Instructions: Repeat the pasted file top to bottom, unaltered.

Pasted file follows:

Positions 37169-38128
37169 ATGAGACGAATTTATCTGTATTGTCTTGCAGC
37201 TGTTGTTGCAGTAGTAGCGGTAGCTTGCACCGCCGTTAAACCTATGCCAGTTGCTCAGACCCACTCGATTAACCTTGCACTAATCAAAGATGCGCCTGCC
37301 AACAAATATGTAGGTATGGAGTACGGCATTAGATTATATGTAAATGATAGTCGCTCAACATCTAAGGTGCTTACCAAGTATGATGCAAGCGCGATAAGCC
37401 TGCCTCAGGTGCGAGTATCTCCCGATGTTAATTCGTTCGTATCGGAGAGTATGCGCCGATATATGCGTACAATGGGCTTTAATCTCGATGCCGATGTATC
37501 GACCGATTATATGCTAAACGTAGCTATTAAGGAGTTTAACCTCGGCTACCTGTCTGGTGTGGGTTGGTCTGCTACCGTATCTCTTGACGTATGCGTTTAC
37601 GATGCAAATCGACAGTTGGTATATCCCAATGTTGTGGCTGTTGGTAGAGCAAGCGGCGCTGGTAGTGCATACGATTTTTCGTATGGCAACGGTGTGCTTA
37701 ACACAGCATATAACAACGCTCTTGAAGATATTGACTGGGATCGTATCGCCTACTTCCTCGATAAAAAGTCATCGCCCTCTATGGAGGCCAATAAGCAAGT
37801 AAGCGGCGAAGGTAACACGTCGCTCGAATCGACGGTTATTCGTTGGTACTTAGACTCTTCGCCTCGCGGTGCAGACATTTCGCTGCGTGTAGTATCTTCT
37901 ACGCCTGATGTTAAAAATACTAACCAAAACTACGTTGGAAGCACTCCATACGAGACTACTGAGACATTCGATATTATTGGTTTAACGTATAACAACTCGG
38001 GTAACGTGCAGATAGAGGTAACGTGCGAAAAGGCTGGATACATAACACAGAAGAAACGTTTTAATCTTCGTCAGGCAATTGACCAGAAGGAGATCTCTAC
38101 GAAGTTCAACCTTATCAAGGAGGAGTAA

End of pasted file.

Positions 37169-38128
37169 ATGAGACGAATTTATCTGTATTGTCTTGCAGC
37201 TGTTGTTGCAGTAGTAGCGGTAGCTTGCACCGCCGTTAAACCTATGCCAGTTGCTCAGACCCACTCGATTAACCTTGCACTAATCAAAGATGCGCCTGCC
37301 AACAAATATGTAGGTATGGAGTACGGCATTAGATTATATGTAAATGATAGTCGCTCAACATCTAAGGTGCTTACCAAGTATGATGCAAGCGCGATAAGCC
37401 TGCCTCAGGTGCGAGTATCTCCCGATGTTAATTCGTTCGTATCGGAGAGTATGCGCCGATATATGCGTACAATGGGCTTTAATCTCGATGCCGATGTATC
37501 GACCGATTATATGCTAAACGTAGCTATTAAGGAGTTTAACCTCGGCTACCTGTCTGGTGTGGGTTGGTCTGCTACCGTATCTCTTGACGTATGCGTTTAC
37601 GATGCAAATCGACAGTTGGTATATCCCAATGTTGTGGCTGTTGGTAGAGCAAGCGGCGCTGGTAGTGCATACGATTTTTCGTATGGCAACGGTGTGCTTA
37701 ACACAGCATATAACAACGCTCTTGAAGATATTGACTGGGATCGTATCGCCTACTTCCTCGATAAAAAGTCATCGCCCTCTATGGAGGCCAATAAGCAAGT
37801 AAGCGGCGAAGGTAACACGTCGCTCGAATCGACGGTTATTCGTTGGTACTTAGACTCTTCGCCTCGCGGTGCAGACATTTCGCTGCGTGTAGTATCTTCT
37901 ACGCCTGATGTTAAAAATACTAACCAAAACTACGTTGGAAGCACTCCATACGAGACTACTGAGACATTCGATATTATTGGTTTAACGTATAACAACTCGG
38001 GTAACGTGCAGATAGAGGTAACGTGCGAAAAGGCTGGATACATAACACAGAAGAAACGTTTTAATCTTCGTCAGGCAATTGACCAGAAGGAGATCTCTAC
38101 GAAGTTCAACCTTATCAAGGAGGAGTAA